Glossary. Anytime a team member encountered an unfamiliar word or acronym (both business and technical) we would place them in the glossary, whether or not we knew the definition. Team members would occasionally browse the glossary and add in definitions, wikipedia style. There are probably still a few not yet defined!
Questions and Answers. Many of our government SMEs were not able to meet with us very often. We have seen this affliction spell doom for several Agile teams. Our approach was to capture all of our questions in Confluence so we could rapidly go through all of them when we did get precious face time with the SMEs. While we still had a few situations where we had to make assumptions while waiting for answers, we were able to adapt quickly to those situations by keeping the code base clean and easy to refactor. We maintained QnA lists by date so the government could easily refer back to exactly what they answered and when. This was particularly helpful to the team when the government changed its mind on a few items. Rather than assigning blame or arguing about who was right, we simply acknowledged that things had changed (our team was one of many interdependent teams running in parallel) and got down to work and did what needed to be done. The government appreciated the team’s flexibility and that served to build trust.
Design documentation. We captured designs and architectural discussions here. The content from our informal Confluence pages eventually made its way into formal documentation to fulfill government lifecycle management requirements for formal design artifacts. Having the notes, sketches, and in progress information available was invaluable to the technical writers who had to eventually produce the baselined documents, and we found that they were also very helpful when we had questions or needed interim clarifications from our government stakeholders.
We found that our story mapping Jira plugin, which we have long used for backlog grooming, became our go-to visualization board for any kind of impromptu planning, sprint planning, or design discussion. The team found the tool so convenient that we ended up using it several times a week. The key feature of the story map is that it provides a richer, two-dimensional view of the backlog, arranging stories alongside their Epics. By arranging the Epics to match their temporal order with respect to one of the main use cases, a story map helps find missing pieces, duplicates, and facilitates adding new enhancements in just the right place. The tool maintains 100% synchronization with the other backlog and Agile board views, and it is rock solid. Perhaps the most important feature of the story map plugin is the way it enables an analyst to add new user story candidates as fast as a government SME can describe them. As long as you have a reasonably good typist on the team, this tool virtually eliminates the need for taking separate notes, capturing voice memos, or using other tools that require someone to transcribe/translate them to Jira as a second step. In 20 years of software development, this is the very first tool I found that can do this, and it is a game changer. The plugin was our constant companion, enabling us to immediately and seamlessly capture all important information during meetings as team members, analysts, and SMEs came up with ideas, experiments, new features, enhancements, and defects.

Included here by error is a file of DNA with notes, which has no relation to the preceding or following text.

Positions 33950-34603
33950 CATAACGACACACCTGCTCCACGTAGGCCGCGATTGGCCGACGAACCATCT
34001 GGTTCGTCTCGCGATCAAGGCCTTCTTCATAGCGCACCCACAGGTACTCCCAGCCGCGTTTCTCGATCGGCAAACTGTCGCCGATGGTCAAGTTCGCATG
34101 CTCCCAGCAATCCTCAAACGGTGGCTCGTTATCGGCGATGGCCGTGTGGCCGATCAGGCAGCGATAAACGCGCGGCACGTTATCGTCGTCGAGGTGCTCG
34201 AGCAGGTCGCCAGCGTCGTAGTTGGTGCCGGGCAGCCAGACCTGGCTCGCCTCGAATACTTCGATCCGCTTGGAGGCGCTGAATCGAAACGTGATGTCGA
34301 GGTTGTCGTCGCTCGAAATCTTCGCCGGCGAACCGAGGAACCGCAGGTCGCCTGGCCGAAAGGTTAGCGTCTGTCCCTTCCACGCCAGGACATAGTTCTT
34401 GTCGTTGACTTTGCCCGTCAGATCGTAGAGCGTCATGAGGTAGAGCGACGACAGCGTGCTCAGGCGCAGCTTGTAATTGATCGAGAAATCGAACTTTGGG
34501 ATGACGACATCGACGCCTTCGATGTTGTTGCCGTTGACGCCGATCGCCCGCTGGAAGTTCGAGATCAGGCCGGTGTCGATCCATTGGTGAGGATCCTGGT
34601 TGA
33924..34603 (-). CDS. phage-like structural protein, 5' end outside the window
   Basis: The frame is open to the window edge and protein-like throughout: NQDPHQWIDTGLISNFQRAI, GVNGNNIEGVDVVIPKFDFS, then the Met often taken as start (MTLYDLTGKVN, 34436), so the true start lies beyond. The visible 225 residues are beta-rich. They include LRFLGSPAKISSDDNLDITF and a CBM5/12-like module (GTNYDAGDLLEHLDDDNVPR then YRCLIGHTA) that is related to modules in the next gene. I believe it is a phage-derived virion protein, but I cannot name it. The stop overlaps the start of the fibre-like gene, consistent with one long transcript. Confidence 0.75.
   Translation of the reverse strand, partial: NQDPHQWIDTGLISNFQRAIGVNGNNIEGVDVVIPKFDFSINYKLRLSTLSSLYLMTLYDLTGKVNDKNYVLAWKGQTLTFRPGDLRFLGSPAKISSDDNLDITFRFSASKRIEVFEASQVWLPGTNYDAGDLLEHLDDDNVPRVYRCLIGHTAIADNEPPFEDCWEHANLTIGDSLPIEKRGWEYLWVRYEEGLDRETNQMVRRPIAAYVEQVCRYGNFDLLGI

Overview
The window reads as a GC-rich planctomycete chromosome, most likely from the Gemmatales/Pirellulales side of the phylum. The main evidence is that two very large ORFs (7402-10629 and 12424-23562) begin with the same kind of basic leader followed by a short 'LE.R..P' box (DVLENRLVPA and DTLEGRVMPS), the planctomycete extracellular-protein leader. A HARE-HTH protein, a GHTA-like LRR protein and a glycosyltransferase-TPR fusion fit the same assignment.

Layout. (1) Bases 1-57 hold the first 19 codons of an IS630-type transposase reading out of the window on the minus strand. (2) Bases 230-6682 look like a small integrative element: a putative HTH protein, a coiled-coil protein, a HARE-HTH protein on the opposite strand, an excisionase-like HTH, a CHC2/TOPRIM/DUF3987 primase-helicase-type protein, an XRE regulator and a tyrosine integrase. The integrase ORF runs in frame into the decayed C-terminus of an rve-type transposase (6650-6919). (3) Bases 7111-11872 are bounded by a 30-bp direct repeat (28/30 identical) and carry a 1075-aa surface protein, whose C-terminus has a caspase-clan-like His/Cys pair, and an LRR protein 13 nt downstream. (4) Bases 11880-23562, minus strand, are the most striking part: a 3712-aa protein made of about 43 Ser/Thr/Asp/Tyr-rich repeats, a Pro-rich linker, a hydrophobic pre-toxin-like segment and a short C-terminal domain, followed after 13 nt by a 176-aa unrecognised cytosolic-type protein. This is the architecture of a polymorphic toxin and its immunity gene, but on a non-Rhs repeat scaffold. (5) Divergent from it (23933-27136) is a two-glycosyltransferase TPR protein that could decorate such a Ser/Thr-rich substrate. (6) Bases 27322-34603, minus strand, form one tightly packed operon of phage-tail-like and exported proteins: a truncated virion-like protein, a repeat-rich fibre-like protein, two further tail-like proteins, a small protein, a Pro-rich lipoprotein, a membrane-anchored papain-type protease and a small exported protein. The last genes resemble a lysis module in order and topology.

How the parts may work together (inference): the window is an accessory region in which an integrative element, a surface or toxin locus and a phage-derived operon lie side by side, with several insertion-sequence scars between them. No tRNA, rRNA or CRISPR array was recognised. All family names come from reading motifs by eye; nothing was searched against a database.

Finally, we adopted a few extra conventions for working with Jira issues that we found helpful for remote work. For example, we mandated that every team member must add at least one small comment to every issue they were working on each day. That way, even if nothing changed, the team would never be left in the dark if a given team member was out sick or otherwise unavailable.
To further encourage collaboration and ensure the Agile board accurately reflected what each of us was doing, we added a custom “Collaborators” field and recorded everyone working on each card in that field. We customized the Agile board to display the Collaborators field so that all applicable team members were displayed, not just the assignee. With this in place, the choice of whether someone was actually assigned to a card versus added as a collaborator became more or less just a formality.
Using the techniques described above, our remote team was able to successfully deliver a complex piece of new software. Moving to a fully remote posture required a few tweaks to our Agile practices, as well as a few customizations, conventions, configurations, and 3rd party tools. All in all, this demonstrates how the Atlassian suite forms an essential part of enabling hybrid and remote teams to deliver successful outcomes using Agile methods, without skipping a beat. How about your transition to remote work? I would love to hear how our experience compares to others.